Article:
Many studies show high carbohydrate diets are correlated with hyperglycemia, hyperinsulinemia, hypertriglyceridemia, and hypercholesterolemia. These are all medical terms for too much glucose, insulin, triglycerides, and cholesterol, respectively. Type 2 diabetes is a disease of carbohydrate overload. Don’t be fooled by those who insist that reducing carbohydrate intake will not help diabetes. In my experience, almost everyone benefits from carbohydrate reduction, even if they have had type 2 diabetes for years and are taking drugs to lower their glucose levels. Studies have found that a high level of saturated fatty acids in the blood is reflective of high carbohydrate intake and that SATURATED FATTY ACIDS ARE NOT AN APPROPRIATE MARKER OF DIETARY FAT INTAKE, BUT ARE RATHER A MARKER OF CARBOHYDRATE INTAKE. Reducing your intake of refined carbohydrates, and increasing your consumption of fresh vegetables, legumes, and real “whole grains” will greatly improve your health and vitality.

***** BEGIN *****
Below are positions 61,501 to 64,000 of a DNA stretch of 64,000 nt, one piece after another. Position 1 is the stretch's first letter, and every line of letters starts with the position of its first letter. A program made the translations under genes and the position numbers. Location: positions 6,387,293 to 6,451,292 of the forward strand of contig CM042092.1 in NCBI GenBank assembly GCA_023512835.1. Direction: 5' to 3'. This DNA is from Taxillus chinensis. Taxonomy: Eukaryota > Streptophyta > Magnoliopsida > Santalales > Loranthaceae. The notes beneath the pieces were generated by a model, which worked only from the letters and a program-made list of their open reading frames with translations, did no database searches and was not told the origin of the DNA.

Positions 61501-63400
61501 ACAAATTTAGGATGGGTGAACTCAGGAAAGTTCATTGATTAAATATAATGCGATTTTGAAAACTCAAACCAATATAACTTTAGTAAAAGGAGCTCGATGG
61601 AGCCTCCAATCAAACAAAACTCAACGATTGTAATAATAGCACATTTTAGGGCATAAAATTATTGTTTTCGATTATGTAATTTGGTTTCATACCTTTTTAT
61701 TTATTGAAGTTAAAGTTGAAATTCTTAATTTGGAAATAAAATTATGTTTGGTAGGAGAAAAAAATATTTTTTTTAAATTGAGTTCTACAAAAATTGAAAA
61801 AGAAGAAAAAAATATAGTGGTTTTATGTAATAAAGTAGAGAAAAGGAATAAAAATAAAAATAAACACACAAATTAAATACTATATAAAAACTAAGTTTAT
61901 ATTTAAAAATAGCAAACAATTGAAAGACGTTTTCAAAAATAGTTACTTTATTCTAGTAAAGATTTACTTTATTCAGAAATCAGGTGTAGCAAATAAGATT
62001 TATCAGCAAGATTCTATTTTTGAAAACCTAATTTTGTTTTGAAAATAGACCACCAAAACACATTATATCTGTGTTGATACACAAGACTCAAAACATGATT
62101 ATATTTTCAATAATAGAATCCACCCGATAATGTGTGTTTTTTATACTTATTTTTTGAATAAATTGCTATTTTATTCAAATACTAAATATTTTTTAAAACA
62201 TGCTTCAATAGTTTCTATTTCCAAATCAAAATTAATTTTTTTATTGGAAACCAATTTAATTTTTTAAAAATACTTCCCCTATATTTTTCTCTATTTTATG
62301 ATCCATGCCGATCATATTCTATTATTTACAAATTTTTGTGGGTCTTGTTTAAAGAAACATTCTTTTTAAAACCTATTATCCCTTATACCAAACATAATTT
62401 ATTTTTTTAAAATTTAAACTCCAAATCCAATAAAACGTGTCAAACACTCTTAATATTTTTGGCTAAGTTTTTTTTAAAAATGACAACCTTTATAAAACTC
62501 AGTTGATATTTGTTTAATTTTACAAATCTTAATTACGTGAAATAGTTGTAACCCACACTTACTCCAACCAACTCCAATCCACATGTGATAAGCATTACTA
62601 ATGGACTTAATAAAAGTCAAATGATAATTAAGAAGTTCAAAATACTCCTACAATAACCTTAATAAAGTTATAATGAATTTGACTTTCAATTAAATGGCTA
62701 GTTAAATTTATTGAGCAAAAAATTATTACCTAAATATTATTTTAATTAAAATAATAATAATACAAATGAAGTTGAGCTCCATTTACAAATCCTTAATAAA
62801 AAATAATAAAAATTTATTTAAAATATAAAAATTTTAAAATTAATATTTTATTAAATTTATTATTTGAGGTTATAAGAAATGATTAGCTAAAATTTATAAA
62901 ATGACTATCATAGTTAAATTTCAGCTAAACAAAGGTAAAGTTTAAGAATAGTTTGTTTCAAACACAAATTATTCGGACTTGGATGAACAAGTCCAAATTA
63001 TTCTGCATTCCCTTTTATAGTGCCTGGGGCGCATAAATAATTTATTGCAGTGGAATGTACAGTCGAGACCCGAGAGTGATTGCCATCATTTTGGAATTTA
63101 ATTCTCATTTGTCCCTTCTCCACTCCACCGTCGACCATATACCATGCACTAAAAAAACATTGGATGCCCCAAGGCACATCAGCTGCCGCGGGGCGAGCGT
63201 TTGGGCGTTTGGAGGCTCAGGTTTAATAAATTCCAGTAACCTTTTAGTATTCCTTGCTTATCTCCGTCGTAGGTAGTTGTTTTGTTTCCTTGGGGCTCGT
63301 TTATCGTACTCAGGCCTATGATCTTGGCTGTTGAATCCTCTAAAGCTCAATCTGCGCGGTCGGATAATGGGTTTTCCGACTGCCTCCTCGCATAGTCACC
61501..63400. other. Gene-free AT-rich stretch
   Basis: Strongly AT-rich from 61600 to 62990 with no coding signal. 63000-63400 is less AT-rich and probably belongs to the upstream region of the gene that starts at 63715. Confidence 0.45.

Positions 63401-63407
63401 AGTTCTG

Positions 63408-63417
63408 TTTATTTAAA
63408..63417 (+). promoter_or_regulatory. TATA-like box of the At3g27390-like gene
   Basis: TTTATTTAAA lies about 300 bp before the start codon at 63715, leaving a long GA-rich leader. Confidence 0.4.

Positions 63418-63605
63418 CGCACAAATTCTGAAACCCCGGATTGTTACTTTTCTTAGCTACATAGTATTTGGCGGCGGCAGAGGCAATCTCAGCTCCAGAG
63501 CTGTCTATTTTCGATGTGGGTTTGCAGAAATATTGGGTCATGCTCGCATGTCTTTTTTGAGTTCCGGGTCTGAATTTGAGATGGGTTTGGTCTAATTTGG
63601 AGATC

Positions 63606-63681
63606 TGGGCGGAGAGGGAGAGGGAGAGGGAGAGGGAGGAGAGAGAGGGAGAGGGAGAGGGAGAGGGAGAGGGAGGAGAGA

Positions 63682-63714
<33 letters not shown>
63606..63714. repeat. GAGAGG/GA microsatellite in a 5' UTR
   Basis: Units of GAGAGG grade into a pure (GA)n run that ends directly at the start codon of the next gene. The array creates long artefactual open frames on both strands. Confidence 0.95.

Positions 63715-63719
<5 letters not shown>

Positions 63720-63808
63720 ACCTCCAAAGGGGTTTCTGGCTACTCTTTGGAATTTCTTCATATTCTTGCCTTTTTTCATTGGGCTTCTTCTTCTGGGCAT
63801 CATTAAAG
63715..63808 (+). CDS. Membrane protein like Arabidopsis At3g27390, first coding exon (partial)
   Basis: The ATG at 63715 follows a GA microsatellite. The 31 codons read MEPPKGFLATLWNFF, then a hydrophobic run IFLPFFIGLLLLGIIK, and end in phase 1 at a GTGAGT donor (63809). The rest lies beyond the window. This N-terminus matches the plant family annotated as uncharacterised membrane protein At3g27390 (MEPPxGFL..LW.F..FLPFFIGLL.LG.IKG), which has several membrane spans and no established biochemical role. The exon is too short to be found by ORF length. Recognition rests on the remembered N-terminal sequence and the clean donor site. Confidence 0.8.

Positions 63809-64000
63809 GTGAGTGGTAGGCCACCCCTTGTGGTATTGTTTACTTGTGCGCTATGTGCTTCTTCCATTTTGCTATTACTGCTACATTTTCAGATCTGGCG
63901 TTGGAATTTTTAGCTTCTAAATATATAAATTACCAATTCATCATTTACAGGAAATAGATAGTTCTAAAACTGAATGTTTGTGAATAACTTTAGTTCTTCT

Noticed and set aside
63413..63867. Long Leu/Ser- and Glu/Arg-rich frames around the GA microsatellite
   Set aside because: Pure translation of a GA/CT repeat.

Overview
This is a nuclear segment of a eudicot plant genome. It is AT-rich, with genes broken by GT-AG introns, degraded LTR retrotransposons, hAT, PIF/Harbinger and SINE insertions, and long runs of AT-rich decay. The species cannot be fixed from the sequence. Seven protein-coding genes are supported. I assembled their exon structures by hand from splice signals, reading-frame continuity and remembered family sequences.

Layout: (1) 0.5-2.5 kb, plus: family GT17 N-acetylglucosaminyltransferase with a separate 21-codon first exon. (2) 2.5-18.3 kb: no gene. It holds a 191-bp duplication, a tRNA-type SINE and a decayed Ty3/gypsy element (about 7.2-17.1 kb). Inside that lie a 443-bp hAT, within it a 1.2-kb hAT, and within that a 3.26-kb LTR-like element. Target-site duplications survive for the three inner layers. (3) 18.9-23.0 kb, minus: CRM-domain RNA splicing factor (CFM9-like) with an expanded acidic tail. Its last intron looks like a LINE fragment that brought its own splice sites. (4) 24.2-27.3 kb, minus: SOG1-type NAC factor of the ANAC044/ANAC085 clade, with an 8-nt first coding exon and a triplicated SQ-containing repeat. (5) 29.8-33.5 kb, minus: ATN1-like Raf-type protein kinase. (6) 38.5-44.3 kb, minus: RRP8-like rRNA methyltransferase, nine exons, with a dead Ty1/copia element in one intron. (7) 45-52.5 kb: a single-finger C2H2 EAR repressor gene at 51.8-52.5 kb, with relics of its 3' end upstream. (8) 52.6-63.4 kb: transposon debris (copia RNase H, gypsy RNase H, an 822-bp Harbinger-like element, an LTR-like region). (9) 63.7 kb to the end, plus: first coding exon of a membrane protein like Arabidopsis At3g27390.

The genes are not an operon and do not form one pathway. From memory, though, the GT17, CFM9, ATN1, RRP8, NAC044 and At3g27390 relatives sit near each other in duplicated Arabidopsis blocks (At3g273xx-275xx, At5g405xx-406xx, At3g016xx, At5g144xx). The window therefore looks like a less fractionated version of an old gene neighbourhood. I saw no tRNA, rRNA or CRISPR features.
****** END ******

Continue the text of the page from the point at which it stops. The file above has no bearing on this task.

Know that you have a “working knowledge” of the three different kinds of macronutrients, you can see the value of each, and consider which macronutrients, and foods, that  you need more of, and which you need less of, to reach your health goals. As you can see, improving your health is not just making sure that you have the proper proportion of each macronutrient in your diet, but that you have macronutrients and foods in your diet that are in their natural and unaltered states. Thankfully, eating a “original” whole foods diet makes the process of eating quality foods in healthy proportions both easy and delicious!

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Macronutrients Guide – Dietary Facts About Carbohydrates Protein & Fat
Eat, Health Benefits of Grass-Fed Products
The Health Advantage, Macronutrients Myths and Facts
Life Without Bread: How a Low Carbohydrate Diet Can Save Your Life by Christian B. Alan, PhD and Wolfgang Lutz, M.D., p 52
Wise Traditions, The Weston A. Price Foundation, Spring 2004 issue, pg 11